“The Hempstead settlers ignored the governor, and continued their campaign to acquire the Matinecock lands. The English repeatedly turned their cattle loose in the Native gardens and harassed the Matinecock in many other ways.”
Europeans brought with them a great religious intolerance. Missionaries attempted to Christianize Indians and to prohibit and even punish many aspects of Indian spiritual life.
In Wisconsin, the Jesuits established the mission of St. Francis Xavier on the Oconto River. The mission served the Menominee and a mixed village of Sauk, Fox, Potawatomi, and Winnebago.
In Saskatchewan, Jesuit Father Dablon tried to convert the Plains Cree. However, they were a nomadic people which made it difficult to convert them.
In New York, a war party of Mahican, Pocumtuc, and Massachusett under the leadership the Massachusett sachem Chickataubut invaded Mohawk territory and attack Caughnawaga. The Mohawk’s Iroquois allies came to their aid and the invading war party was driven back. The Mahican were then totally subdued by the Mohawk and ceased to be an independent nation. The Mahican now had to obtain prior approval from the Mohawk council for all major community decisions.
In Maryland, the Susquehannock, at the invitation of the English colonists, waged war against the Wicomiss. The Wicomiss who were captured were sold to the colonists who exported them to the Barbados to be sold as slaves. In his book Historic Contact: Indian People and Colonists in Today’s Northeastern United States in the Sixteenth Through Eighteenth Centuries, archaeologist Robert Grumet reports:
“Their community scattered, the few Wicomisse people avoiding capture settled in nearby Indian communities or moved elsewhere.”
In the Great Lakes area, the Sioux sent ambassadors to the Ottawa. However, the Ottawa under the leadership of Sinago killed and ate the ambassadors in spite of having smoked the pipe with them. Later, the Sioux defeated the Ottawa, captured Sinago, and tortured him to death.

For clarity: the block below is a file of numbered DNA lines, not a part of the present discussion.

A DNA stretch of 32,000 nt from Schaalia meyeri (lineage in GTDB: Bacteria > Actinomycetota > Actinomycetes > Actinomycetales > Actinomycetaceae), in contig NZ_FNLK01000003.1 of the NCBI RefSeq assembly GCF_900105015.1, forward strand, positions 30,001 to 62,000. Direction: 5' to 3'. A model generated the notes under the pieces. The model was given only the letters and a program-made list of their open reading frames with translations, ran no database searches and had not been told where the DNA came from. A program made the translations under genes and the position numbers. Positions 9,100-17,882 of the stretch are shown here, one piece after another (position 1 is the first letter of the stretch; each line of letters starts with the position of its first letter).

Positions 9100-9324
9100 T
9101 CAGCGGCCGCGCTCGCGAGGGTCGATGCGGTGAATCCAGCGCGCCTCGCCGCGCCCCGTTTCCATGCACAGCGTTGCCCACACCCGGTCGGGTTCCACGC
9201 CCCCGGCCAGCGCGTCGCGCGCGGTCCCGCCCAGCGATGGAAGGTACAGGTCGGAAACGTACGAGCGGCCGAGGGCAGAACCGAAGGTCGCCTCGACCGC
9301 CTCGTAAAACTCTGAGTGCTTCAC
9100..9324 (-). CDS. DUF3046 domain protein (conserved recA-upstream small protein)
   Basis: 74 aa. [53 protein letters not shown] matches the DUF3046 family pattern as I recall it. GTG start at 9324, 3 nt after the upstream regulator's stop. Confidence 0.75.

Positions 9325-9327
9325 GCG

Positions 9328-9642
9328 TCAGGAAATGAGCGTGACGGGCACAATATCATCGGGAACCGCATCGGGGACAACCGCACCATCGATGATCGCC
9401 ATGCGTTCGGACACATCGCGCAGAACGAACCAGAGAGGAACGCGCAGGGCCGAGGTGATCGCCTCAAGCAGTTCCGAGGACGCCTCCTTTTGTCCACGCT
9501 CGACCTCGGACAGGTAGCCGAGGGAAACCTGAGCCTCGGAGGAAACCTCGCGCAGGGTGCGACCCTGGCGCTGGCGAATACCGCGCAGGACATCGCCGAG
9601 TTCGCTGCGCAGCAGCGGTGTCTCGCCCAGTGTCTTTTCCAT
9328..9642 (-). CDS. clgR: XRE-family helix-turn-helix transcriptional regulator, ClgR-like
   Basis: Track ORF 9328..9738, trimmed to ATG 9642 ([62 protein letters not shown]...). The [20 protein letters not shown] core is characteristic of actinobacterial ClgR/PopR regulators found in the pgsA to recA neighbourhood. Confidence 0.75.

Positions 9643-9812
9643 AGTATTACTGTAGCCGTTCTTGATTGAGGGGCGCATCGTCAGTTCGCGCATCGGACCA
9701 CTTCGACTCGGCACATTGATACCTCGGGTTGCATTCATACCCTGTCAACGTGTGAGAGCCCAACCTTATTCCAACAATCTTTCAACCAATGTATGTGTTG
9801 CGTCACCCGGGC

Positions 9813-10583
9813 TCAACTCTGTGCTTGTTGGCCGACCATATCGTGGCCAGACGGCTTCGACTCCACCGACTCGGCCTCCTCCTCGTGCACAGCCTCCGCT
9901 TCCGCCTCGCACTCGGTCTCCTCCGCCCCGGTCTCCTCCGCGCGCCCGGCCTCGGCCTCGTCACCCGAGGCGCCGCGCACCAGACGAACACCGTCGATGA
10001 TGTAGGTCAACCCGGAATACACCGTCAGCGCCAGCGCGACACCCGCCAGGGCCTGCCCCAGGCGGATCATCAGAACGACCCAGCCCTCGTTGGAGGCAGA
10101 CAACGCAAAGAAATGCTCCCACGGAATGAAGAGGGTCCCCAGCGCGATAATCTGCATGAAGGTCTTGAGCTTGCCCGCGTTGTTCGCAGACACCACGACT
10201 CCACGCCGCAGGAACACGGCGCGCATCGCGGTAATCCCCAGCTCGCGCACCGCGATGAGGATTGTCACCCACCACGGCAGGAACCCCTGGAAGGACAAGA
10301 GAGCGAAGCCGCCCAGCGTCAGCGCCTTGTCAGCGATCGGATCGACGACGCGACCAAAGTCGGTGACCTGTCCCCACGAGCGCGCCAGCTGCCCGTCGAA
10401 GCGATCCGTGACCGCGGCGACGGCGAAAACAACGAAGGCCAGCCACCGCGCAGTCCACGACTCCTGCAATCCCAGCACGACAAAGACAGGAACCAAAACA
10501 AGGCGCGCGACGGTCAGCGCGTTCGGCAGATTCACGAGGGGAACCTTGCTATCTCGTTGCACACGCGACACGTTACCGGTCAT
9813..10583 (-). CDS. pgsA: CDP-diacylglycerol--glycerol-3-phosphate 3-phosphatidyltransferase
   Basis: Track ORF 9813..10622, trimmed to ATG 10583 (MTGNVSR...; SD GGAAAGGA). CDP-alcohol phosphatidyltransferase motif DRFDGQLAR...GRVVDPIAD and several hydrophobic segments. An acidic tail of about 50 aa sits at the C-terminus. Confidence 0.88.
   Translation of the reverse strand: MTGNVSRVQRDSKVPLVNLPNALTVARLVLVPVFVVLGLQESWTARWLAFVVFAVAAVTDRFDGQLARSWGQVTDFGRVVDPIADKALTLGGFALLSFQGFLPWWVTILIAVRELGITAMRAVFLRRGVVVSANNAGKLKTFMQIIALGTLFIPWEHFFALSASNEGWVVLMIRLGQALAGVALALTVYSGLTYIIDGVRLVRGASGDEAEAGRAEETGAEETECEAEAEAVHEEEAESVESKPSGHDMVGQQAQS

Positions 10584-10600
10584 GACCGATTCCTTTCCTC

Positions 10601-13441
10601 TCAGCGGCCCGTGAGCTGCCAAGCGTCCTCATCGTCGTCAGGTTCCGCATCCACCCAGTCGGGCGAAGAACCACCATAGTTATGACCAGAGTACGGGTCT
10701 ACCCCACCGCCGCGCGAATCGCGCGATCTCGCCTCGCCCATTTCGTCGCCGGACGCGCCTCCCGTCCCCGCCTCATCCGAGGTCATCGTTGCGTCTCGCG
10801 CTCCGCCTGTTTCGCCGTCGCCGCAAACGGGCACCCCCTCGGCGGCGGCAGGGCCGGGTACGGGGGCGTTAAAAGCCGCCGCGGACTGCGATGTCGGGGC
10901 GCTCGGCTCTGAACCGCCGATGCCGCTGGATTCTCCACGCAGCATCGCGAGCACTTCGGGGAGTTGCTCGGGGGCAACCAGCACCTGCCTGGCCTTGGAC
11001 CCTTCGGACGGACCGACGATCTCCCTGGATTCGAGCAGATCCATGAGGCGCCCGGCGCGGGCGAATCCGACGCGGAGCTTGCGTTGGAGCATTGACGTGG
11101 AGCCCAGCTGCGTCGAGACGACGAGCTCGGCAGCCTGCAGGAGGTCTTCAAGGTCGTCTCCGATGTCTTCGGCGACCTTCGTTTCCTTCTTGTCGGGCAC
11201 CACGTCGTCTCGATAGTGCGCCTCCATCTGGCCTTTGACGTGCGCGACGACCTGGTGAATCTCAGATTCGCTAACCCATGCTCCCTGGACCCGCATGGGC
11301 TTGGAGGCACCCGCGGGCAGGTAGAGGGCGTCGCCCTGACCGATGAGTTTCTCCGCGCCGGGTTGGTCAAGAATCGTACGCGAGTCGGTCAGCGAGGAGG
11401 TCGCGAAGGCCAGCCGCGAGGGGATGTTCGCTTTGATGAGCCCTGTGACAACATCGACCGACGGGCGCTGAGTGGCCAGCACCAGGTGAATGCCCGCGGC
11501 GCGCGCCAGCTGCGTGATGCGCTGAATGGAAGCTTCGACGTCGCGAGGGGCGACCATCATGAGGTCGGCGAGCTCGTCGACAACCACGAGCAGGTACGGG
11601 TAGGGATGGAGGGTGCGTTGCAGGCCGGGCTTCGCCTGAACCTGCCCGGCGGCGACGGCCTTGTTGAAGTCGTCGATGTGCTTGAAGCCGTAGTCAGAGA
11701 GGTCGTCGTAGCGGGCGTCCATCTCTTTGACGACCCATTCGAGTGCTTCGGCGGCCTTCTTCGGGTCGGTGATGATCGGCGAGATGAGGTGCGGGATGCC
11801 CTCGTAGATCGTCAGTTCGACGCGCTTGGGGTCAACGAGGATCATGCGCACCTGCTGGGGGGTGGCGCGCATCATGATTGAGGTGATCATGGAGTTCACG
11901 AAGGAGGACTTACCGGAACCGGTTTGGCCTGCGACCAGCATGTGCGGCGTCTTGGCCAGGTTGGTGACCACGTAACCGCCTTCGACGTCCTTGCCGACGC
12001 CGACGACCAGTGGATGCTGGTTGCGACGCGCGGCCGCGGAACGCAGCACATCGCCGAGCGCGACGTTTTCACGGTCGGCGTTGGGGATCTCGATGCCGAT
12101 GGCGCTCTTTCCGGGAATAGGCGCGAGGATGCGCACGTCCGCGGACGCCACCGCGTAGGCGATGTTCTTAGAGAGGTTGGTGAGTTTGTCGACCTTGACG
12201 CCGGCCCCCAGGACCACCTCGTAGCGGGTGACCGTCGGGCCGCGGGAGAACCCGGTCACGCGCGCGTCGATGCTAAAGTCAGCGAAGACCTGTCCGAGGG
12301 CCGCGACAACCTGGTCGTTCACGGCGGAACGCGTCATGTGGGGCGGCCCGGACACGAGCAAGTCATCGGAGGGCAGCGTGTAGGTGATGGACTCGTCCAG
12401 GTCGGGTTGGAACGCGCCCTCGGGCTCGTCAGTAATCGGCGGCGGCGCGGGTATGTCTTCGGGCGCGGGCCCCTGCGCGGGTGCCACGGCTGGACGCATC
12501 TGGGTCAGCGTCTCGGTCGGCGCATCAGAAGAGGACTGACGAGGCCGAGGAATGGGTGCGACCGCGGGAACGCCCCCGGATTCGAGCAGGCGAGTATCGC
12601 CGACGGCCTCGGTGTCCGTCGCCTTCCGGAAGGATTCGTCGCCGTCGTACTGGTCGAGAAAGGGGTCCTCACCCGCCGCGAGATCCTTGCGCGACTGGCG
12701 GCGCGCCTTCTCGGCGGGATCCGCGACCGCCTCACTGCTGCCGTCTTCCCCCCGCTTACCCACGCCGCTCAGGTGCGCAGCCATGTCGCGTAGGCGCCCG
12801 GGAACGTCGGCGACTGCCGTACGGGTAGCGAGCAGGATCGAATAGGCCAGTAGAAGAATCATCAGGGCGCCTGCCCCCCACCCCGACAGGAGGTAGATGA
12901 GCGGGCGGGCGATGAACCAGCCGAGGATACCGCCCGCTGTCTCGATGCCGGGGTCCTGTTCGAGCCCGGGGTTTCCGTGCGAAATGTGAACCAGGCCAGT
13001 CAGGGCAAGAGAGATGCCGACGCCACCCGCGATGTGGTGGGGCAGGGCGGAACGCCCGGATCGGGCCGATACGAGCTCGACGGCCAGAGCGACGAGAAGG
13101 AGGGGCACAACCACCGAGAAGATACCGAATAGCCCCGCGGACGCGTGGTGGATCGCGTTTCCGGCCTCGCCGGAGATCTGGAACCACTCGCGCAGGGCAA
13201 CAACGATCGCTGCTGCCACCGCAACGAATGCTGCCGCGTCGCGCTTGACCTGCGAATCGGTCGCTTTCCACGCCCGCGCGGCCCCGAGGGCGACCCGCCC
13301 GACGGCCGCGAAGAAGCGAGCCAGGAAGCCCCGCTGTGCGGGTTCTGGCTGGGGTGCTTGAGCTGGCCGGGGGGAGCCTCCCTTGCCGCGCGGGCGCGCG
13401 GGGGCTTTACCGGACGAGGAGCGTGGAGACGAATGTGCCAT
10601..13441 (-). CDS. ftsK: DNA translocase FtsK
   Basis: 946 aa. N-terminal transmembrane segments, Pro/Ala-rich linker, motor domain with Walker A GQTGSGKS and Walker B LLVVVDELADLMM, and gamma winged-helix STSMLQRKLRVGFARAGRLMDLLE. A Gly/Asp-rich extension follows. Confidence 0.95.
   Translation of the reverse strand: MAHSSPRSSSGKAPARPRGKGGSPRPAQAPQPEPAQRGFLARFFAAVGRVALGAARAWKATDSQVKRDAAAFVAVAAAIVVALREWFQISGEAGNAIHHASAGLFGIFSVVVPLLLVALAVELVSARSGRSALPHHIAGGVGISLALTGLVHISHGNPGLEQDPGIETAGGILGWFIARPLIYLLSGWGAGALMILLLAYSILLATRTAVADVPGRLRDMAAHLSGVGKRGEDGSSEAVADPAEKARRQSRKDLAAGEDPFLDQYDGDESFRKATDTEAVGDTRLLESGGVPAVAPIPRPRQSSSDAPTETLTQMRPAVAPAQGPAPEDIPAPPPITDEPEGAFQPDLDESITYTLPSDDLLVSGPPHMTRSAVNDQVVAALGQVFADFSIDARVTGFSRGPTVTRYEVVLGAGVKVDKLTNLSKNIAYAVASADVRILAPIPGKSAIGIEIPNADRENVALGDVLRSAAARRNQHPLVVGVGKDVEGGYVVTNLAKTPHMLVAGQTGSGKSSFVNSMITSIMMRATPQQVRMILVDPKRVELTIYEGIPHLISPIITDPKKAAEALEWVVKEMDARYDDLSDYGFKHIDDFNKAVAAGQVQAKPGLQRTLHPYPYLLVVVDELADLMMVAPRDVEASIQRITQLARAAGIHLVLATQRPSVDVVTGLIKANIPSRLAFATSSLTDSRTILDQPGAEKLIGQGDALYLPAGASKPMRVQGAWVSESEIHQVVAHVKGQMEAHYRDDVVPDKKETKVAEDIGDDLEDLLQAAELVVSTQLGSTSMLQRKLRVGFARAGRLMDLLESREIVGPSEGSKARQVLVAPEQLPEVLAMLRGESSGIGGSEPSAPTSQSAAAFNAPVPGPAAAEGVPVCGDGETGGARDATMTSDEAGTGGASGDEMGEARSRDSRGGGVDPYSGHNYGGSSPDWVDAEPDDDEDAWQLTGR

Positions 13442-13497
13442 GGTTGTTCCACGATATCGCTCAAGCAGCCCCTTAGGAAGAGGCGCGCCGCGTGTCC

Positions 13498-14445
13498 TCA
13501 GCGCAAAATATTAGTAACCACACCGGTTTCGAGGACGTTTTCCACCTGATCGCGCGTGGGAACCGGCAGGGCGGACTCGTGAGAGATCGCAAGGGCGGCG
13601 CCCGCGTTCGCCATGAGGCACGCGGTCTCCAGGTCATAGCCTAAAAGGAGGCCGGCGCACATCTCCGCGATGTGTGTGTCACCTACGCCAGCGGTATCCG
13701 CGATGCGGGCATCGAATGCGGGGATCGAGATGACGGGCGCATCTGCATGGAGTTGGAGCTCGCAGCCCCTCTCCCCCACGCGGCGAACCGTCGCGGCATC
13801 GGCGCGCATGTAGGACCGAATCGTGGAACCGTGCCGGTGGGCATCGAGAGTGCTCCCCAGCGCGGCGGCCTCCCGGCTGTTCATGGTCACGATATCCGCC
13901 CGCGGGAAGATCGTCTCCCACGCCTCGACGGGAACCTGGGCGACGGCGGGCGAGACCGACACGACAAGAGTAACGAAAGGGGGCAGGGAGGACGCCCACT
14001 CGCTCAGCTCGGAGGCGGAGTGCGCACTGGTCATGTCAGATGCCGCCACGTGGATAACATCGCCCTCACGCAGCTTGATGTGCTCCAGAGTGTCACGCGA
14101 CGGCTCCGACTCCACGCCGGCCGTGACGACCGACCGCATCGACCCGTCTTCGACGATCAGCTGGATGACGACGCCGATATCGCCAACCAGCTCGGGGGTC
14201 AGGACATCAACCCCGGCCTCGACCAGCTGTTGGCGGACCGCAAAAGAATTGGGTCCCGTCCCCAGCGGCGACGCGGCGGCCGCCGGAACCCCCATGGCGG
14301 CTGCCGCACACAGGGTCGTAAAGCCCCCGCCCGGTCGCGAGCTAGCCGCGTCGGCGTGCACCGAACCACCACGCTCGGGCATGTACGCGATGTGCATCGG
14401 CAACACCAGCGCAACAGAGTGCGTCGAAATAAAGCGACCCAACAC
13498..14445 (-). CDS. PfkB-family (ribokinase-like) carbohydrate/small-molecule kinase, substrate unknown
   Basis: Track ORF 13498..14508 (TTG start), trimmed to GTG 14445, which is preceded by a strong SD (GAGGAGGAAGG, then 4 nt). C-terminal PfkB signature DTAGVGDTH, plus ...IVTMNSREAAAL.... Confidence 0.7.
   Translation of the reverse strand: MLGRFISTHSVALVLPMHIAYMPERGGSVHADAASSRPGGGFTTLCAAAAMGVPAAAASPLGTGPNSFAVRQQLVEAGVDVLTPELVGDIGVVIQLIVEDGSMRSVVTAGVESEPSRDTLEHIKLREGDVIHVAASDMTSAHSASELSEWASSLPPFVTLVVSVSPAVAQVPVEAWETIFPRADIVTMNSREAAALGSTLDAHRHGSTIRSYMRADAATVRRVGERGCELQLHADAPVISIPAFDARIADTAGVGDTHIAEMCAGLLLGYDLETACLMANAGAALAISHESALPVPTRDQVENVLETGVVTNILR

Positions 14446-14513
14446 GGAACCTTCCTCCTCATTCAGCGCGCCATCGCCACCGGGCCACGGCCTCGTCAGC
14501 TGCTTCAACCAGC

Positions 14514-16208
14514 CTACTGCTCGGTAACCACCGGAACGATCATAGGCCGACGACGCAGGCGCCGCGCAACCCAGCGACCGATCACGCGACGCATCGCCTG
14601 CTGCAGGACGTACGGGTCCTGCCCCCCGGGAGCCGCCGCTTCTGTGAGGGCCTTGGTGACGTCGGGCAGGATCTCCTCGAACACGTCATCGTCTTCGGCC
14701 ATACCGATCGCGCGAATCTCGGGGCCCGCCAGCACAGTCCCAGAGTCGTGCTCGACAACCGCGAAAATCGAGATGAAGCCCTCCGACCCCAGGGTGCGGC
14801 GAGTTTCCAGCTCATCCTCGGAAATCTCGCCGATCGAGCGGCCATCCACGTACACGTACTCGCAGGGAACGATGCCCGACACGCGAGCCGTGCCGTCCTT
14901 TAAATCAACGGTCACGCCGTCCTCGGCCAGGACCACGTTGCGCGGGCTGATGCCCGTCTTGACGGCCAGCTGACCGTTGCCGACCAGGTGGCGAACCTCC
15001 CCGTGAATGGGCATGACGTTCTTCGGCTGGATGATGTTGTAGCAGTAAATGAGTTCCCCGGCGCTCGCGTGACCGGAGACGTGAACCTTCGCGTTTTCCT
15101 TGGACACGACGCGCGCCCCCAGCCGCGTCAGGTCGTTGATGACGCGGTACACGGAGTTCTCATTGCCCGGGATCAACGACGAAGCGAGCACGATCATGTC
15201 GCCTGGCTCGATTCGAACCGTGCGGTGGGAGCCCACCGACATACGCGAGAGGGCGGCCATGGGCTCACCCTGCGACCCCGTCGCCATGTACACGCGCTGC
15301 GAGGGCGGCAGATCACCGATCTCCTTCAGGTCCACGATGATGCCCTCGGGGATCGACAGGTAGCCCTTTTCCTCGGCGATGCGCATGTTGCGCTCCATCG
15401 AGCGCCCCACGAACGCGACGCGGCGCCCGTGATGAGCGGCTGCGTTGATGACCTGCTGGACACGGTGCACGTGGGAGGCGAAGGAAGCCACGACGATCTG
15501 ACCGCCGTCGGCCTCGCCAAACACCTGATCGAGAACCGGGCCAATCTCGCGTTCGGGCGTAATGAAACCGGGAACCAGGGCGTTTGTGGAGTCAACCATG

In New Mexico, the Apache were regularly raiding both Spanish settlements and the Pueblos. Fray Juan Bernal of Santo Domingo writes:
“…the whole land is at war with the widespread heathen nation of Apache Indians, who kill all the Christian Indians they can find and encounter.”
In Connecticut, a great many Indians gathered at a Pequot village under Robin Cassacinamon for a dance. Among those attending were the Mohegan sachem Uncas, the Niantic sachem Ninigret, and the Pequot sachem Wequash Cook. The English believed the gathering to be a conspiracy against them and sent a group of soldiers into the gathering. They demanded that Cassacinamon seize Ninigret so that he could be questioned. Cassacinamon negotiated a peaceful solution in which the soldiers were paid 20 fathoms of wampum to leave the village.
Towns and Villages
In Pennsylvania, the Susquehannock built a new town at the Oscar Leibhart site (36YO9). The town covers a little more than 5 acres and had a population of about 1,200.
In Missouri, the Osage established a village on a hill overlooking the Osage River near the present-day town of Lamar.
In Virginia, a census of the Powhatan found slightly more than 2,000 people. This was down from 13,000 sixty years earlier. Archaeologist E. Randolph Turner, in his chapter in Cultures in Contact: The European Impact on Native Cultural Institutions in Eastern North America, A.D. 1000-1800, reports:
“The rapid collapse of the Powhatan chiefdom was a direct result of large-scale warfare with the English.”